Once the project is configured we will select the Software Framework drivers that we will use.

Once the Software Framework drivers are selected, replace your main.c with main.c (USART)
Let’s take a close look to the code:
First of all we will include the header files from the framework that we will use, this includes the AVR32 IO definition, GPIO, USART and Power Manager.

// Include Files
#include <avr32/io.h>
// EVK1101
#include "board.h"
// Drivers
#include "power_clocks_lib.h"
#include "gpio.h"
#include "usart.h"

then we will define the frequency for the PBA, which USART we will use, and which GPIO pins we will be connected to that UART

#define TARGET_PBACLK_FREQ_HZ FOSC0  // PBA clock target frequency, in Hz
// Usart Pins compatible with EVK1101
#define MY_USART               (&AVR32_USART1)
#define MY_USART_RX_PIN        AVR32_USART1_RXD_0_0_PIN
#define MY_USART_RX_FUNCTION   AVR32_USART1_RXD_0_0_FUNCTION
#define MY_USART_TX_PIN        AVR32_USART1_TXD_0_0_PIN
#define MY_USART_TX_FUNCTION   AVR32_USART1_TXD_0_0_FUNCTION
#define MY_USART_CLOCK_MASK    AVR32_USART1_CLK_PBA
#define MY_PDCA_CLOCK_HSB      AVR32_PDCA_CLK_HSB
#define MY_PDCA_CLOCK_PB       AVR32_PDCA_CLK_PBA

in the main function we will configure the GPIO pins. this is done by creating a variable of type gpio_map_t which includes the pin and its function.

	static const gpio_map_t MY_USART_GPIO_MAP = {
			{MY_USART_RX_PIN, MY_USART_RX_FUNCTION},
			{MY_USART_TX_PIN, MY_USART_TX_FUNCTION} };

then we set up the UART parameters, this includes the baudrate, parity and stop among others.

	static const usart_options_t MY_USART_OPTIONS = { .baudrate= 57600, .charlength= 8,
			.paritytype= USART_NO_PARITY, .stopbits = USART_1_STOPBIT,
			.channelmode = USART_NORMAL_CHMODE };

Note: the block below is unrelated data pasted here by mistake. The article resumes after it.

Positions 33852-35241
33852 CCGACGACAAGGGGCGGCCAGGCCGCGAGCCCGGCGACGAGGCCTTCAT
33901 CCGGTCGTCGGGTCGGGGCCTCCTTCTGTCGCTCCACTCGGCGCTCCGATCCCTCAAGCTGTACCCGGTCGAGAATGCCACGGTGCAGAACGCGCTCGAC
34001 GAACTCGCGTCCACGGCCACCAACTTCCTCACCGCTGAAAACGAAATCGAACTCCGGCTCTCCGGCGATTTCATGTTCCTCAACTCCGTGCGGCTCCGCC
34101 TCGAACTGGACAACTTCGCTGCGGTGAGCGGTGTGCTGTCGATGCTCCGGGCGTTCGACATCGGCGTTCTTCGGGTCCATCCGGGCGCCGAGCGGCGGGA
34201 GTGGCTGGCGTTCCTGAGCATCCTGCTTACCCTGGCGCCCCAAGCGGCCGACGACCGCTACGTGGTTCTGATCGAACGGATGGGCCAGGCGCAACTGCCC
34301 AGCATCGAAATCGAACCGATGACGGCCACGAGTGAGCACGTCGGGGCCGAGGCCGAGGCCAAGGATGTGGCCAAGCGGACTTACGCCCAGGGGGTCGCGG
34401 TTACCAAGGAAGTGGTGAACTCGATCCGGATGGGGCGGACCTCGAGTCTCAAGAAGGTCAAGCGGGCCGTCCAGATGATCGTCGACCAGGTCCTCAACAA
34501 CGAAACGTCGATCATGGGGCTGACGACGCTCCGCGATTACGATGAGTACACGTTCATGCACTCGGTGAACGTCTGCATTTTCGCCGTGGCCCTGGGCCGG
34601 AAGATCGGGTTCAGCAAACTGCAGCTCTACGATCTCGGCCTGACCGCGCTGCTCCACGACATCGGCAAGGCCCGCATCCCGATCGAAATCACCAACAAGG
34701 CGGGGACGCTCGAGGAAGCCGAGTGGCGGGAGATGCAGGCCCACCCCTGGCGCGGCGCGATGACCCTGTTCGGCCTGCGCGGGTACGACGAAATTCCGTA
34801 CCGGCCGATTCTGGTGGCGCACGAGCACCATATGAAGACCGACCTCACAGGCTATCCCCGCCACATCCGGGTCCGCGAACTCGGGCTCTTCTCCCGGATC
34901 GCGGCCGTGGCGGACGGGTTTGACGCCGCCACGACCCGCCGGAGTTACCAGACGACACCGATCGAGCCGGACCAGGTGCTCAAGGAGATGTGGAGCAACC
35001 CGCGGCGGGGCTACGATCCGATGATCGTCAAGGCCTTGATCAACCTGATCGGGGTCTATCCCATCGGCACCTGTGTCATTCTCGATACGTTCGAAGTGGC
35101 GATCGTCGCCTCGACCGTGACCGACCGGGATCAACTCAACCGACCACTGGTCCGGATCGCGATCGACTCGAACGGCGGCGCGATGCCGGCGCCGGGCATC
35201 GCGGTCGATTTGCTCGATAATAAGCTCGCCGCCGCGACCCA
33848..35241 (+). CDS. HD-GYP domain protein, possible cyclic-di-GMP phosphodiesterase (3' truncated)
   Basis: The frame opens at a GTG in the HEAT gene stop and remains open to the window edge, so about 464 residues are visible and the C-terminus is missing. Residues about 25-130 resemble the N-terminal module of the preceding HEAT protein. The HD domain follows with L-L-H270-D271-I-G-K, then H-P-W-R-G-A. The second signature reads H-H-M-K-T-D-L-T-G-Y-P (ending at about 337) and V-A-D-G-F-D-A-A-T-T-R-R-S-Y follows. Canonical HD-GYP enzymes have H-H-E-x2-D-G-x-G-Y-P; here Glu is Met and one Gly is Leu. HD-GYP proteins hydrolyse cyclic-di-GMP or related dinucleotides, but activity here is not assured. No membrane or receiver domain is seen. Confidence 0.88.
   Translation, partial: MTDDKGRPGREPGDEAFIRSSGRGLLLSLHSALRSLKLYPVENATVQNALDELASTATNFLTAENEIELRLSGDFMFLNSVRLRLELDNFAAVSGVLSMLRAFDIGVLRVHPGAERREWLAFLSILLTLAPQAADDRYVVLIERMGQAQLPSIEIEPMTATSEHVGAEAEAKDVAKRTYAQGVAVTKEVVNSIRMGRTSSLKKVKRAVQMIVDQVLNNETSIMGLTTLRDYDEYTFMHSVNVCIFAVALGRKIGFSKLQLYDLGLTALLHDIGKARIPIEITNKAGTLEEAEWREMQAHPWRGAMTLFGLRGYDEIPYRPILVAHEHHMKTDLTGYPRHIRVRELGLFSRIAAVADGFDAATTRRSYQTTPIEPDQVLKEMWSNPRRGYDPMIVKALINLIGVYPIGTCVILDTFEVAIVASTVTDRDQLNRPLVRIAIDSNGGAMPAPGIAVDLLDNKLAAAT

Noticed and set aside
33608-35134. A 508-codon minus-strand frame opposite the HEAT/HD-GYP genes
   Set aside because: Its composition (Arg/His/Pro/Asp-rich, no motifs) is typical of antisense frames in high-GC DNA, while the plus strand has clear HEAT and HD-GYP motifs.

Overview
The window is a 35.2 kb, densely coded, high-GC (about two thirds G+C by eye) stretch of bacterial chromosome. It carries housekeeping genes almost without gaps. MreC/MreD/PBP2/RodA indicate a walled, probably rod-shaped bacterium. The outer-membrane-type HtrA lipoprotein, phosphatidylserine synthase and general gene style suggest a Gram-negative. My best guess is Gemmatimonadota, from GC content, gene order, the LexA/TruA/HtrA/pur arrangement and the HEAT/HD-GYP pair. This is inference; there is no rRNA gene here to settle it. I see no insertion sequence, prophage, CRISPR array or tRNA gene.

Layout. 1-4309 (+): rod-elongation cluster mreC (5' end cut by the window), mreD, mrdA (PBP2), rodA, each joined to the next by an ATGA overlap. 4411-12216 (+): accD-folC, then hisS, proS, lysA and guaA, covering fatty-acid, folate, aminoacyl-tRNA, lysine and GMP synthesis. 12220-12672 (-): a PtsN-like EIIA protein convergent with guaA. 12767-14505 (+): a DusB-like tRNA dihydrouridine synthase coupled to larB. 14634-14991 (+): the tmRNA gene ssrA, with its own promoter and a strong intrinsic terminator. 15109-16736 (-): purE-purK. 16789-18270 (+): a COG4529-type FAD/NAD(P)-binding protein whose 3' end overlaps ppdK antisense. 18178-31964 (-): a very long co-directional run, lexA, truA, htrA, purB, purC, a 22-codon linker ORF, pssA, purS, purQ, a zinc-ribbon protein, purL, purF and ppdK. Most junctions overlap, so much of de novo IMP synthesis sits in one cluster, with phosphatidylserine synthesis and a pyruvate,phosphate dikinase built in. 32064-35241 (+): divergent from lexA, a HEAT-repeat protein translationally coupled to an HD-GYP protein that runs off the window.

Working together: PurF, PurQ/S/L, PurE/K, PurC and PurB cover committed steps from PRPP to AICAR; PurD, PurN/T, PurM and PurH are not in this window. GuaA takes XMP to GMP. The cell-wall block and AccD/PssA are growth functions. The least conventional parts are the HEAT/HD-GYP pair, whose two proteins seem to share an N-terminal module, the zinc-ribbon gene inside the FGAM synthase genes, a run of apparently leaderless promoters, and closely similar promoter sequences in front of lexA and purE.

next we configure the Power Clock in order to use the crystal connected to OSC0.

	pcl_switch_to_osc(PCL_OSC0, FOSC0, OSC0_STARTUP);

We need to tell the GPIO module that it must assign the GPIO pins to the USART

	gpio_enable_module(MY_USART_GPIO_MAP,sizeof(MY_USART_GPIO_MAP)/sizeof(MY_USART_GPIO_MAP[0]));

For enabling the UART the framework provides a function for initializing in RS232 mode

	usart_init_rs232(MY_USART,&MY_USART_OPTIONS,TARGET_PBACLK_FREQ_HZ);

And last, but not least, you can see in this few lines of code how to write and read from the UART

	usart_write_line(MY_USART, "This is an echo program)n");
	while(1) {
		c = usart_getchar(MY_USART);
		usart_putchar(MY_USART,c);
	}

AVR32 UC3B Hello World!

Inside AVR32 Studio I’ll create a new project (File -> New -> AVR32 Example). As I’m going to use the EVK1101 as my base development it may be a good idea to build my first app over a test program like “an example project”.  I have choosen the USART Example, which includes the necessary startup files for the MCU plus a small echo client, and modified it to only show “Hello World”.

The good thing about developing over the AVR32 Software Framework is that is fully documented and you will find comments everywhere, what makes the learning curve smooth.